I had been walking around for an hour trying to find a street musician — more precisely, a street musician playing a particular instrument — when I heard the buzzy strain of a clarinet. That wasn’t what I was looking for, but maybe it was a start.

Here in the crowded foot traffic of Bern’s Old Town, it wasn’t clear where the sound was coming from. I took a few steps in a couple of directions until I heard the muffled darts of a Middle Eastern drum accompanying the clarinet. I moved past Stauffacher, a bookstore that featured in its window not one but two books on the pop group Abba, past Magic X, an erotic megastore. At the end of the narrow alley was the clarinetist and a much taller man playing a small darbuka with a stick as thin as a baton.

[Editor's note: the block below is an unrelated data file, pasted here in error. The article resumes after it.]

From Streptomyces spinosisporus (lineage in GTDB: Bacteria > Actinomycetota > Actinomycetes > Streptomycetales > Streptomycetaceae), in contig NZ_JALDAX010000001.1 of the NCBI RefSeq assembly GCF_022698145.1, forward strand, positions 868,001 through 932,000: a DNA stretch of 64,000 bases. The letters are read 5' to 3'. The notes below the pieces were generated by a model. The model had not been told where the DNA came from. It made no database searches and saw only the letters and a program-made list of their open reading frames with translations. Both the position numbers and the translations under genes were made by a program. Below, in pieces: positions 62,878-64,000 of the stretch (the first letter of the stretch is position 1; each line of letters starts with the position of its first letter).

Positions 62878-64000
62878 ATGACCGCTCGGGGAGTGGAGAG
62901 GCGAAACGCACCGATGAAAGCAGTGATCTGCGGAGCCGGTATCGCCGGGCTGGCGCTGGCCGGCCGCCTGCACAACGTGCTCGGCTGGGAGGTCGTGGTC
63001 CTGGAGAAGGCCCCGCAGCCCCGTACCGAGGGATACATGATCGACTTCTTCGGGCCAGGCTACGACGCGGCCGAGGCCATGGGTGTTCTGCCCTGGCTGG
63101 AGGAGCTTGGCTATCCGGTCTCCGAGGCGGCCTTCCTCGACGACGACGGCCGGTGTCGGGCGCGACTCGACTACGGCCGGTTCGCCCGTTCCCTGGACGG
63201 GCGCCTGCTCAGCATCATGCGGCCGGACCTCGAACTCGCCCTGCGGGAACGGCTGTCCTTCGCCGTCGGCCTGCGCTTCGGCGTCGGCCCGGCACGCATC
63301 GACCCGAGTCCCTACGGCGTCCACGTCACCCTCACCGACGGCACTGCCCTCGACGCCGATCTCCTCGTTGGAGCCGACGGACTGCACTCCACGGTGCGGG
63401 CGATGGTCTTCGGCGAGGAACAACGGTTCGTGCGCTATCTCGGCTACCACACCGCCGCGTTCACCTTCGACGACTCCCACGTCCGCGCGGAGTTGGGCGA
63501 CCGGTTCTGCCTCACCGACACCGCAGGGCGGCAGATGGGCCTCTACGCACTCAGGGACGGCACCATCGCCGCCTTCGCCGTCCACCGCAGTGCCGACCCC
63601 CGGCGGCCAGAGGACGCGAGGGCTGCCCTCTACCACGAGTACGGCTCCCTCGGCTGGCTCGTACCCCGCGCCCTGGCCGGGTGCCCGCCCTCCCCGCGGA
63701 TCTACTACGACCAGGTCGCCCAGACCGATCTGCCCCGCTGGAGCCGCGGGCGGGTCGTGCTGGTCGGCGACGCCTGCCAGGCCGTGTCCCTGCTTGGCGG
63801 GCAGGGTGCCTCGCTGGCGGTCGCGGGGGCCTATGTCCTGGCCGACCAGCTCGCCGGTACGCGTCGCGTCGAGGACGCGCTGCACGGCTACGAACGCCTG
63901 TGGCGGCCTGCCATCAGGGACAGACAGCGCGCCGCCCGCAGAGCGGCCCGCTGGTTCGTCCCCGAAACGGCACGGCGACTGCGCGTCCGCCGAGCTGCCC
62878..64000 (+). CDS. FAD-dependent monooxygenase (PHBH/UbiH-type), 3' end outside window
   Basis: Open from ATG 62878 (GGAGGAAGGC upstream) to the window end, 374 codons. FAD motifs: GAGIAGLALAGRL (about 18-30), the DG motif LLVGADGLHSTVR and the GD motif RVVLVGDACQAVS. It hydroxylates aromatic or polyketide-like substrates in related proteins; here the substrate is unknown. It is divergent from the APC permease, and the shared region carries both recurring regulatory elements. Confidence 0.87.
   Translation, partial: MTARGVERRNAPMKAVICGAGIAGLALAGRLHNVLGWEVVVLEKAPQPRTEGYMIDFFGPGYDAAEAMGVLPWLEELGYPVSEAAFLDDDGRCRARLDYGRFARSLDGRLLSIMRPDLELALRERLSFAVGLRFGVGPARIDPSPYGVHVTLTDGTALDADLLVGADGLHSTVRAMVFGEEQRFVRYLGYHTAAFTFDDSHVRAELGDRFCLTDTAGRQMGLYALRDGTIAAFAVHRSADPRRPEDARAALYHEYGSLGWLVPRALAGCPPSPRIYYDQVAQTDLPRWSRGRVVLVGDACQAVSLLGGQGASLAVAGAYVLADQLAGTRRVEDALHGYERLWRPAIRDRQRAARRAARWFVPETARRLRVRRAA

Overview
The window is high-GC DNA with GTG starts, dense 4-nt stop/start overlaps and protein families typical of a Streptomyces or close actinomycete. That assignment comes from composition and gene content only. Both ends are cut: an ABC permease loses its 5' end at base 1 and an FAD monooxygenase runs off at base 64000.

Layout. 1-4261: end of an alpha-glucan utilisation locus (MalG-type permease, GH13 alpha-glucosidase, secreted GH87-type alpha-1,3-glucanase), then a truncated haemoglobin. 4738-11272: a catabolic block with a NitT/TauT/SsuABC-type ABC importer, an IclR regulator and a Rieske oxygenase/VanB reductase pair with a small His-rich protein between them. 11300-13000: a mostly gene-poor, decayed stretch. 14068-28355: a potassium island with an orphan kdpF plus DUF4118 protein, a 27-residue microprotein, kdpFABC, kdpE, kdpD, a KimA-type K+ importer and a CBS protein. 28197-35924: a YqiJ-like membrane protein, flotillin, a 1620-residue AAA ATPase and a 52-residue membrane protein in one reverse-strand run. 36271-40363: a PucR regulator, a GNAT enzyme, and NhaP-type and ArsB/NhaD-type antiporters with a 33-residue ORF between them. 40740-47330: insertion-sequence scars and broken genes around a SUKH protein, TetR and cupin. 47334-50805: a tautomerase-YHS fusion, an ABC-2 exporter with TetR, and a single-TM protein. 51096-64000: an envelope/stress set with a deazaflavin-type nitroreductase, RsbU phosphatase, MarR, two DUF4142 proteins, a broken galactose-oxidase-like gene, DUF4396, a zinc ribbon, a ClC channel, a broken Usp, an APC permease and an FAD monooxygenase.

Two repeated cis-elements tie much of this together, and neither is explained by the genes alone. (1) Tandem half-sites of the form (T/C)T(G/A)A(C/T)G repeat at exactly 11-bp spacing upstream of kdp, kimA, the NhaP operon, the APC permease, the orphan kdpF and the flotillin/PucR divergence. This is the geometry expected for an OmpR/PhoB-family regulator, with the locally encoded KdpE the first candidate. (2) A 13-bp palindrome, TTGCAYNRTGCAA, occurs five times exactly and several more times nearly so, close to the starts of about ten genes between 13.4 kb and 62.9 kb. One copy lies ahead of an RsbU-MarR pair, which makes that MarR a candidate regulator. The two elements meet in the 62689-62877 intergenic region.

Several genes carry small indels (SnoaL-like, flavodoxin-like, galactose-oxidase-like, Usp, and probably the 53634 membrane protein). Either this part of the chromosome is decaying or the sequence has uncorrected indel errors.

I leaned against a wall, waiting for the song to end. I pulled out my laminated picture of the hang — an elusive musical instrument, introduced in 2000, which I’d come all the way to Switzerland to find. Under the picture I’d typed a caption: “Have you seen this musical instrument?” Every time I thought the musicians were winding down a tune, they segued into another. After 20 minutes, they’d gone from smiling at me (Hey, this guy really likes us!) to looking annoyed (This guy is creepy, right?). Finally I stopped them mid-tune. The pair looked at my picture, then at me. They wore the stony expressions of prison guards.

“Dutch,” the drummer said. They didn’t speak English.

The hang is a percussion instrument. It resembles a large wok with indentions on the sides and a bubble on top — all of which you strike with your hands to produce the notes. There’s an echo of the steel drum in the sound, but the hang is richer, more resonant. Thousands of people all over the world want one.